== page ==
However, if an editorial decision of mine really “hurts”, I always invited Akna to please make me aware of that.
💡Another learning nugget on Akna’s side was the usage of open loops. Whenever appropriate, because the content would allow it, and it wouldn’t feel forced, I applied open loops: Akna talks about a thing in a few sentences, but the full picture you only get when signing up for her Skillshare class. Remember: it’s social media content on the surface but copywriting techniques baked into the content. Increasing sign-ups for her class was the goal after all. 🤓
2.1 Major challenge: Writing engaging titles is HARD
The most intense exchange and creative friction between Akna and me happened when it came to writing titles.
Titles are 50% of the work, because next to the thumbnail it’s the second thing people see before clicking a video. That’s why titles are so important.
For example, for Akna’s shortened intro video, I ended up writing about 100 titles for this 1 video.
The final and Akna-approved title was:
A straightforward title that gives a clear outcome: effective product design.
Next to writing titles and editing the transcript of her videos, writing social-media-ready descriptions was the third text-related task.
Here is the description I wrote for clip 1:
Are you bored by smartphone apps that don’t touch you as deep as a good film does? Are you frustrated that you still can’t smell what is happening in a movie?
Akna Márquez found a way to break the sensory limits of digital environments.
In her Skillshare course “Multi-sensory Design: Engaging the Senses through Digital Experiences” she will teach you:
- Key concepts of sensory design
- Fundamental principles of human perception
- Trends and emerging sensory technologies
At the end of the course, you will know the different tools and strategies to develop a multi-sensory design concept for your product or service.
When copy-writing descriptions, I used the following approach:
- I start with a hook in the form of a
problem, pain, or curiosity
- followed by a
solution, principle, or approach,
- then an
explanation, or application of the solution,
- to end with a
2.3 Creating the outro sequence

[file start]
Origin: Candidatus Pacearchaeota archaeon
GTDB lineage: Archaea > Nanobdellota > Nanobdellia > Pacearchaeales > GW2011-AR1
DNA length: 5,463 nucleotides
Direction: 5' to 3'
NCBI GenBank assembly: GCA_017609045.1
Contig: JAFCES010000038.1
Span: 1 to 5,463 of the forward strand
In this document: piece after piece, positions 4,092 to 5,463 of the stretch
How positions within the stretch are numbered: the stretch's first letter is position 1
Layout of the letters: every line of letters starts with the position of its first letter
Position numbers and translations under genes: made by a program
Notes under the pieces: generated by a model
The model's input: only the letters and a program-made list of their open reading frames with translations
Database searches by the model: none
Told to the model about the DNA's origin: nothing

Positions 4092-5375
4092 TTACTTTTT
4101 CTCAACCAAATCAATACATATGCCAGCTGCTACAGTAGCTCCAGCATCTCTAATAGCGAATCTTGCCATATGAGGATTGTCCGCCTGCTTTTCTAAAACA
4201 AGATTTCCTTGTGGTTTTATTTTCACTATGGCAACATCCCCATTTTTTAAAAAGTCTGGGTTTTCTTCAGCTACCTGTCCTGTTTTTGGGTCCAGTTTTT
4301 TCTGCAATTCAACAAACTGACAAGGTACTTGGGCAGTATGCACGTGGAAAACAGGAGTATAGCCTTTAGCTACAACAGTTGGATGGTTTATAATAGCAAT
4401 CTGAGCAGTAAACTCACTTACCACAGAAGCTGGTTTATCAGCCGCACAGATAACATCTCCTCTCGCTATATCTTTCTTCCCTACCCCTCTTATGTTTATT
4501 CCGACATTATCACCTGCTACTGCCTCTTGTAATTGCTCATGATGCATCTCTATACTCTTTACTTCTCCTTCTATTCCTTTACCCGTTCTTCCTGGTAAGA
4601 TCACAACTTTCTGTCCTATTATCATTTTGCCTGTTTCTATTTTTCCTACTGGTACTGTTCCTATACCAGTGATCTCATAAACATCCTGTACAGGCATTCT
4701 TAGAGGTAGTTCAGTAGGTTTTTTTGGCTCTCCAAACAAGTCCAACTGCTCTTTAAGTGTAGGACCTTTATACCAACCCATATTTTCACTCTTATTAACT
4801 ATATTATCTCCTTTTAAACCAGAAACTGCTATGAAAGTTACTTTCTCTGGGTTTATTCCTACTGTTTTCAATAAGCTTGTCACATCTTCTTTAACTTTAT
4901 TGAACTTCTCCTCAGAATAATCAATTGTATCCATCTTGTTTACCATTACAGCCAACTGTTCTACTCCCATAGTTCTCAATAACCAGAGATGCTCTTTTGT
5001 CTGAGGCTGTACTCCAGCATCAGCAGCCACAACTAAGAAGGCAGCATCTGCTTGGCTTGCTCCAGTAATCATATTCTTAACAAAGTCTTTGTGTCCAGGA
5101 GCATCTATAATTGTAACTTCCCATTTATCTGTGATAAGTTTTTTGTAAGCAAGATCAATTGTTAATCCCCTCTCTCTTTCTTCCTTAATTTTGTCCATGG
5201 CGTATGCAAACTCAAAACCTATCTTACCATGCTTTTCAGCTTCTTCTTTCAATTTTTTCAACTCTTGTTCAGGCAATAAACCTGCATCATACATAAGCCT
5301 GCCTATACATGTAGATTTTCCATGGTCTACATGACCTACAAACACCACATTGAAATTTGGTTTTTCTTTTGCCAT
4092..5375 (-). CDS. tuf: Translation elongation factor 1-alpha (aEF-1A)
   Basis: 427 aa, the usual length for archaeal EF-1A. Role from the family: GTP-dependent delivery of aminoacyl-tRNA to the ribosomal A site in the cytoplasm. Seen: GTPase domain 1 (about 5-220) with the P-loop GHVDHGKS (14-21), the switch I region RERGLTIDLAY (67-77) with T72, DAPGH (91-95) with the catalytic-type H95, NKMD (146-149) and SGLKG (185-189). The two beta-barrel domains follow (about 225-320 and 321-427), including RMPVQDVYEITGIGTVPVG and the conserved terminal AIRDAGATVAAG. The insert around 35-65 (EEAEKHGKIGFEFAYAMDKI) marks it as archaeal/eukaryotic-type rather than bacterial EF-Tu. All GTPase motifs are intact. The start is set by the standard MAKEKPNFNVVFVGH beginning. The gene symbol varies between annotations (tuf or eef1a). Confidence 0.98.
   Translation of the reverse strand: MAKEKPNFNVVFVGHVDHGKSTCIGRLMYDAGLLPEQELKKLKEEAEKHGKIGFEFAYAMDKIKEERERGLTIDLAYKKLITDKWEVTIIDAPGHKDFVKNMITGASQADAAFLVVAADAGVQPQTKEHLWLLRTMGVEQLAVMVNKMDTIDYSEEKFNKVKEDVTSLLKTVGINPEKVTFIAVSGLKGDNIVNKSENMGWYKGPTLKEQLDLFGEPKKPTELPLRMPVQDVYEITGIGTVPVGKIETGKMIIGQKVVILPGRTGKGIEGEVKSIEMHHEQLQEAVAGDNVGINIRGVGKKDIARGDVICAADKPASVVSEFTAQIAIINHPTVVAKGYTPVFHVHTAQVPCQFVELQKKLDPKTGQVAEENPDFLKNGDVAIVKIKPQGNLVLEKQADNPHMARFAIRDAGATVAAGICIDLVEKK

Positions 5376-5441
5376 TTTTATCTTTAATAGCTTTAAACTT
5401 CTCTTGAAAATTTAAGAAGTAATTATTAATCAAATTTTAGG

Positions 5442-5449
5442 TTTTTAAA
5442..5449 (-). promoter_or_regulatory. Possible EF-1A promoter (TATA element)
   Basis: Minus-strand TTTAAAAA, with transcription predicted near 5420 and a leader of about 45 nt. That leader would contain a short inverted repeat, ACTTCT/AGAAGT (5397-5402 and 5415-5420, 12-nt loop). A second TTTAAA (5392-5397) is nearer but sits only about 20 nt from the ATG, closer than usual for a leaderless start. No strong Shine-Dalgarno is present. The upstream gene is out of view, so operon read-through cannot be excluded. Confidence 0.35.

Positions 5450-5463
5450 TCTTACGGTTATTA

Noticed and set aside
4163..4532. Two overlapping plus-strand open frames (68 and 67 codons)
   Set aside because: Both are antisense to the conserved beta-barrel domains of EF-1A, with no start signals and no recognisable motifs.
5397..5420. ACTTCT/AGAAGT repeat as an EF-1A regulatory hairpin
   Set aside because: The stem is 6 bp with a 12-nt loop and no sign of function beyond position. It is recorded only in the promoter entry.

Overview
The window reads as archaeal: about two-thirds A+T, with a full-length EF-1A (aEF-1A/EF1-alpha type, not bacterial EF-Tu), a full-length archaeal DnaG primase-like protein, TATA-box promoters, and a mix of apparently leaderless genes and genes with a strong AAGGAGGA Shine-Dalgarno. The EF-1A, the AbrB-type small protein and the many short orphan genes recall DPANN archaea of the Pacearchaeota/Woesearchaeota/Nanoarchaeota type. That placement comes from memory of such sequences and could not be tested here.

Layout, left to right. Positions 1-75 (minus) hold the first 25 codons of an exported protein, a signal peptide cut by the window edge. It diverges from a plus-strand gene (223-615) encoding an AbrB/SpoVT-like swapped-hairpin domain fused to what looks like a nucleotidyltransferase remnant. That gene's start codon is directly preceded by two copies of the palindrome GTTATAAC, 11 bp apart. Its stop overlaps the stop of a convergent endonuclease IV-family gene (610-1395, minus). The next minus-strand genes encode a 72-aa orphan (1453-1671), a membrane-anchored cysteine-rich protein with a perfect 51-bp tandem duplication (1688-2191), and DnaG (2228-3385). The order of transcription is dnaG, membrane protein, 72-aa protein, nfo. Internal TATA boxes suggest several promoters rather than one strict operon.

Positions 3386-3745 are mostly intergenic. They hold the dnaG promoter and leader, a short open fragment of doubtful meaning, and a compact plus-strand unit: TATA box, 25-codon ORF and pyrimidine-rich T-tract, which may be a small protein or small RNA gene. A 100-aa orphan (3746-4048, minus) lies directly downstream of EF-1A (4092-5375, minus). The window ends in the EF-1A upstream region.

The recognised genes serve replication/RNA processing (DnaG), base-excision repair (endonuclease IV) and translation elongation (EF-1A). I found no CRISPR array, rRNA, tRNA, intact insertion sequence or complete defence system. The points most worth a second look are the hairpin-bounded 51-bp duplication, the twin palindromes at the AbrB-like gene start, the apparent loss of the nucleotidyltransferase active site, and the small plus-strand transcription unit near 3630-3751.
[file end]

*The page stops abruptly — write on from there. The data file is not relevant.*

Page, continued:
There are four components of an outro:
- Sound/theme music
The challenge here was to find a sound that suits Akna’s brand and mindset. I chose something that had an “organic touch”:
Furthermore, text and imagery turned into a petite challenge as well.
Questions that arose were:
- How much is Akna’s class about her?
- Accordingly, how much does she show of her in the outro sequence when people have seen her in the video already?
- Is Akna Márquez a brand or a person, or both?
We then agreed that a collage with shots from her class and her profile photo are a great combination of showing both the human touch and the professionalism that Akna stands for.
The last thing we talked about was the call-to-action. After many iterations we agreed to keep it simple:
Learn Multi-Sensory Design!
(includes 1-Month Skillshare Premium)
Here is the final outro video snippet:
The outro starts with a clear call-to-action:
It then morphs into the precise offer which is part 2 of the call-to-action:
And the outro ends with a friendly yet professional shot of Akna and the reminder that it’s a free Skillshare trial:
The last piece of the puzzle was the review process.
I had a look at the 11 final videos, thumbnails, transcripts, and clip descriptions.
Then I delivered everything to Akna via Basecamp, which looked like this:
With Akna’s permission, here is one fully produced clip:
If you’d like to take Akna’s class on Multi-Sensory Design, visit aknamarquez.com/education.